Global soya bean exports expected to grow 8% until 2025

Global soya bean exports are forecast to grow by 8% between 2023 and 2025 based on data from the United States Department of Agriculture (USDA). Stronger import demand from China will be met by larger harvests in the US and Brazil and in the near term, soya beans are expected to be a key growth driver for global grain shipments.

In 2023, soya bean exports rose 10.6% due to a record harvest in Brazil. However, so far in 2024 exports have stagnated as Brazil has offset a weaker harvest with inventories from the previous season. Despite this, the latter part of 2024 and all of 2025 look more promising. The USDA expects that the soya bean harvest in the US in September and the Brazilian harvest early next year will grow by 6.9% and 9.7% respectively.

On the import side, Chinese demand has strengthened since 2022 due to a rebound in pork production. China relies on soya bean imports to meet its demand for vegetable oil and animal feed. China is the world’s largest soya bean importer, accounting for 60.7% of the global trade.

The growth in soya bean shipments will be a positive for the panamax segment as they transport 77.6% of these cargoes. However, demand growth may be limited by an expected recovery in transits through the Panama Canal during the second half of 2024, coinciding with the next harvest in the US. This would shorten sailing distances and therefore lower demand for ships.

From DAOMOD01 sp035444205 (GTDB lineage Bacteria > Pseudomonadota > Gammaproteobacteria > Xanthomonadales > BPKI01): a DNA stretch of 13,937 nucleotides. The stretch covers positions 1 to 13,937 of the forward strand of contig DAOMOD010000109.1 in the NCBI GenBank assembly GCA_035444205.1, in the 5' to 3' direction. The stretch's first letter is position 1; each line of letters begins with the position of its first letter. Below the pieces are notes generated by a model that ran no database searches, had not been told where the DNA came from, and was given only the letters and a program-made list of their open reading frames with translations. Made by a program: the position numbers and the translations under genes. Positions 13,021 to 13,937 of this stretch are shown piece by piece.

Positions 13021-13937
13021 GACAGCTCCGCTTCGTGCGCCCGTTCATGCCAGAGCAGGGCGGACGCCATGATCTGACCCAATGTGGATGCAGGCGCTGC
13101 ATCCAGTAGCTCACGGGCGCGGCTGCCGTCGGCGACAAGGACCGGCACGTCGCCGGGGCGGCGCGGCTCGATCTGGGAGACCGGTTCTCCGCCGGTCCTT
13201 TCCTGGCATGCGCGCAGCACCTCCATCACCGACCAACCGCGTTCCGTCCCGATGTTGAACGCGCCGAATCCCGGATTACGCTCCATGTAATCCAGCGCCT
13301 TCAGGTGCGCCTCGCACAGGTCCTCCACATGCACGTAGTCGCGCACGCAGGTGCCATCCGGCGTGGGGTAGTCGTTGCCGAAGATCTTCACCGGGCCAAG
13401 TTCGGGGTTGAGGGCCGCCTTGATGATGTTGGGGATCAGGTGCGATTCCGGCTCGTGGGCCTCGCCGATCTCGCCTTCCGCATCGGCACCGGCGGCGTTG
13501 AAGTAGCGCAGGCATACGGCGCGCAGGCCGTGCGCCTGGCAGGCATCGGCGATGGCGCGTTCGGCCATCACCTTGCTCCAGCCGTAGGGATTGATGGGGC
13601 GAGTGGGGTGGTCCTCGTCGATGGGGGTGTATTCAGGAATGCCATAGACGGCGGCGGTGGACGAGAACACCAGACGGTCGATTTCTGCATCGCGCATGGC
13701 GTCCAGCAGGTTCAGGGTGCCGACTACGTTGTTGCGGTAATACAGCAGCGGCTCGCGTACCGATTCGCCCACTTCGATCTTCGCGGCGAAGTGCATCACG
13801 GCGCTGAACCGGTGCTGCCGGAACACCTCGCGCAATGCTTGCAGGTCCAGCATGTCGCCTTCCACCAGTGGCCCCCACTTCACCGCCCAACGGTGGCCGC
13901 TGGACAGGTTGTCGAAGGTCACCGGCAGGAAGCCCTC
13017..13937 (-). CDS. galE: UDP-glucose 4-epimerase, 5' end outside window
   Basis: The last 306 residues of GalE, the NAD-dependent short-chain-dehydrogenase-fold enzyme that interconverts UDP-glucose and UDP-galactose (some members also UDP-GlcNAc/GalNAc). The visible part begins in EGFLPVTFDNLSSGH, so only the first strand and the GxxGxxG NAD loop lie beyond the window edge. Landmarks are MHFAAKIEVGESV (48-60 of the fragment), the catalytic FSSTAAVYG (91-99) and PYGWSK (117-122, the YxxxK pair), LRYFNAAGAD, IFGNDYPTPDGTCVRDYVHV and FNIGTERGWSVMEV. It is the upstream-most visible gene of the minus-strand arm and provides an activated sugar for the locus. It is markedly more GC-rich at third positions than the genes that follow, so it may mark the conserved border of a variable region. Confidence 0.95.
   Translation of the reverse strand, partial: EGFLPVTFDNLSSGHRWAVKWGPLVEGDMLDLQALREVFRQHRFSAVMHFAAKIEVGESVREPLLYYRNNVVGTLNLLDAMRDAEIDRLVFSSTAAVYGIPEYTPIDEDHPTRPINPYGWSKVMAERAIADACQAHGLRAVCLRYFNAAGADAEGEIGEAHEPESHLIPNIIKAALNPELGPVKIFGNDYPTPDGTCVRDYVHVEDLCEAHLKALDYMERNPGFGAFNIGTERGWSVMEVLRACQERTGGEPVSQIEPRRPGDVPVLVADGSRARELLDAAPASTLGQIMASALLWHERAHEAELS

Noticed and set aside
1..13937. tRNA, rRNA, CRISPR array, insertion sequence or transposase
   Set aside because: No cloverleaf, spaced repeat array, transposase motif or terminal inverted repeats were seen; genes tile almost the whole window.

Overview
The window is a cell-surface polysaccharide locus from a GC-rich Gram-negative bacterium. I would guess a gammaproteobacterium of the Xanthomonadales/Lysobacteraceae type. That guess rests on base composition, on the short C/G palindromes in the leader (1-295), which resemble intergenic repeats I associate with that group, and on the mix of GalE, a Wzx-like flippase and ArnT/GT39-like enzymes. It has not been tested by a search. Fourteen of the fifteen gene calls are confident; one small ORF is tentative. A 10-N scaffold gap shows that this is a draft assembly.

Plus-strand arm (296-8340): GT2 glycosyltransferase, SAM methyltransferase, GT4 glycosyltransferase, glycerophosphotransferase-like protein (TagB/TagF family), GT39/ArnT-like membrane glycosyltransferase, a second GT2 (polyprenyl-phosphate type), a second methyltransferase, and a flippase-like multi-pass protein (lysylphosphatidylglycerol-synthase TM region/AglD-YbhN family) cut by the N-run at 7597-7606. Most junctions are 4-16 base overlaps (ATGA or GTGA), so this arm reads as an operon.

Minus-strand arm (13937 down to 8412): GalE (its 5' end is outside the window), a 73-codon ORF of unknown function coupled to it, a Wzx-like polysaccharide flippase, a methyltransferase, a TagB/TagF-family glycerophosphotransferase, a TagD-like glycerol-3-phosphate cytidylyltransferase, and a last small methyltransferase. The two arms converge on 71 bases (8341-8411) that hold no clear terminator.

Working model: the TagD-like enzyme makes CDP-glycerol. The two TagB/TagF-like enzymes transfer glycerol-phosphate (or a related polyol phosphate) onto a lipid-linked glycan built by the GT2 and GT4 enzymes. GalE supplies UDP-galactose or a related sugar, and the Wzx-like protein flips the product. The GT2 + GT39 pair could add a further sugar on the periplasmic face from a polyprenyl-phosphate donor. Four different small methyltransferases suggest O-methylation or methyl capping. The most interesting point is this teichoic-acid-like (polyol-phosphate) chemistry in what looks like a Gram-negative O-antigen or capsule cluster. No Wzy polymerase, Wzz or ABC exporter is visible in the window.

The US is the second largest soya bean exporter and typically ships a large share of its crops from ports in the Gulf of Mexico to East Asia via the Panama Canal. Since the last harvest in September 2023, the number of transits through the canal has been limited due to low water levels. This led to large scale rerouting around the Cape of Good Hope, lengthening sailing distances by 10.1% y/y between the US and East Asia.

Meanwhile, significant risks to the outlook for soya bean shipments persist. On the supply side, adverse weather in Brazil or the US would curb yields and exports. On the demand side, the Chinese government is tackling overcapacity in pig farming which has driven down the price of pork.

Moreover, the US has just implemented new tariffs on Chinese goods to which China could retaliate. In 2018 China responded to US tariffs by putting a 25% tariff on US soya beans, boosting shipments from Brazil with longer sailing distances and strengthening the dry bulk market. If China targets soya beans, it remains to be seen whether they respond with tariffs, boosting shipments, or focus on plans to reduce overall feed import dependency, which would negatively impact dry bulk shipping.

Soya bean exports, million tonnes graph




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